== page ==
Just wondering–and BTW in this case the “performance artist” in question is a “he”–if the artist complains the art is too complicated, could it be he didn’t put in the ten thousand hours of practice practicing to do the actual job?
Could the performance artist walk away now without his snowflakes leaving a trace? If only. Are the original intentions of the Framers, including the Framers of the 25th Amendment, enough to cope with our situation? If a tyrannical soul announces in advance that he cannot possibly be blamed for any outcomes, is the “laugh test” still apropos? The SMFH test, perhaps?
Trump, Trump, Trump, why are you trying to fool us with your fake story that health care is complicated. It is so easy to understand that anybody who pays any attention at all to details figured it out a long time ago. Lemme break it down for you, in little pieces you oughta be able to chew:
Your body is a lot like a broken-down used car. Not a fine-tuned mass-produced brand-new car.
The market for health care is like the market for repairs of broken-down used cars, and not much like the market for new cars.
For “free markets” to work “perfectly” everybody buying and selling has gotta have “perfect” information about the product being bought and sold.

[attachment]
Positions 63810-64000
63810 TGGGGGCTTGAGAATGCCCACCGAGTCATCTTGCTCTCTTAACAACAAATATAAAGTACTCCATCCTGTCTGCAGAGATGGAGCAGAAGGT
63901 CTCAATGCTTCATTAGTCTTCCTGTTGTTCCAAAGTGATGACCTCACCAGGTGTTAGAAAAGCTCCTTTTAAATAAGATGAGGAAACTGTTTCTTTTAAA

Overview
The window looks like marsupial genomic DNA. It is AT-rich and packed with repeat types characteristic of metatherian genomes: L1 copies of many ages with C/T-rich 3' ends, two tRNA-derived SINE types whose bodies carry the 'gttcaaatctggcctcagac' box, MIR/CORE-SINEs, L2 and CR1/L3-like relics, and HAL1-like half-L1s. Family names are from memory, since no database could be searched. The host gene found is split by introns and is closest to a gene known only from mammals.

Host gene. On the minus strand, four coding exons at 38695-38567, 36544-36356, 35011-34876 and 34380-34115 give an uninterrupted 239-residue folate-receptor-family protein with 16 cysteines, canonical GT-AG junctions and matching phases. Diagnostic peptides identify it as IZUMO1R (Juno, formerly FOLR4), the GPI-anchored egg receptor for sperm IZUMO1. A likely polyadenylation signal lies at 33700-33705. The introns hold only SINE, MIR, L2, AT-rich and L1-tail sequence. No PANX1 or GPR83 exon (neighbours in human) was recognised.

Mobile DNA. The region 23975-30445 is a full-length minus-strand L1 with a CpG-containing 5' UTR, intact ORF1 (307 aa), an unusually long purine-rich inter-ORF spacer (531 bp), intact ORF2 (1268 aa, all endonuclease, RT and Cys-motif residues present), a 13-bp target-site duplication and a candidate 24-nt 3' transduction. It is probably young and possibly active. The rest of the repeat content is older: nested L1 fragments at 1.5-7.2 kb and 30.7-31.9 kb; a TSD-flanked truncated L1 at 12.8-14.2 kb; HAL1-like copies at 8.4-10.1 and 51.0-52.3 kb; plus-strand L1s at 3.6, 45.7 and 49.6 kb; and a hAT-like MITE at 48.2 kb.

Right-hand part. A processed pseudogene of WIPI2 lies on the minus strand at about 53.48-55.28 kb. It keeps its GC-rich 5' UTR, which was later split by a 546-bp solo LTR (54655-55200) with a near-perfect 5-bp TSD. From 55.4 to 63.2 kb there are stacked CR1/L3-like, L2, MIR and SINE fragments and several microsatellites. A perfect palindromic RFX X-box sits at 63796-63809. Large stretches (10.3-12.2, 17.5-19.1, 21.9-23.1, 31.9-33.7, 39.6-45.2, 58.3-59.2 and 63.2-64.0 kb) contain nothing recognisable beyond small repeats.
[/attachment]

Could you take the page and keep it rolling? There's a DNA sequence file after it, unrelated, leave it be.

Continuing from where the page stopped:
Thus a “free market” system to provide health care is not gonna be perfect. This is called “market failure.” Sometimes government regulation does not make everything perfect, but it is often worth a try.
You, as President, have all kinds of power (via the administrative state your strategist says he wants to deconstruct) to negotiate good prices on drugs and the delivery of health care services–on behalf of all 320 million Americans.
The word for your power is “monopsony.” Look it up, and then use it. You can become the greatest monopsonist ever!
Speaker Paul Ryan, in the wake of his announcement that he will give us freedom by abolishing Obamacare and replacing it with freedom, all freedom all the time, has announced his Summer 2017 Freedom and Carnage tour schedule. See his twitter feed for details, but the gist of it is, if he takes away your healthcare coverage, shut your mouth and be grateful for all the freedom you have to “access” the free market of medical services. You are free to enter into a voluntary transactions with any and all providers of care. You and only you have the freedom to negotiate with Humana or Aetna or Kaiser and don’t be a begrudger about it because you are just as free and big and powerful as your corporate negotiating counterparty. You are also free to ignore the carnage by plugging your ears and shutting your eyes and pretending the protesters you see are all zombies paid by George Soros and French socialists. You are free to enjoy the “deconstruction of the administrative state” because you know that they are going after those other elite people, they are not coming for you.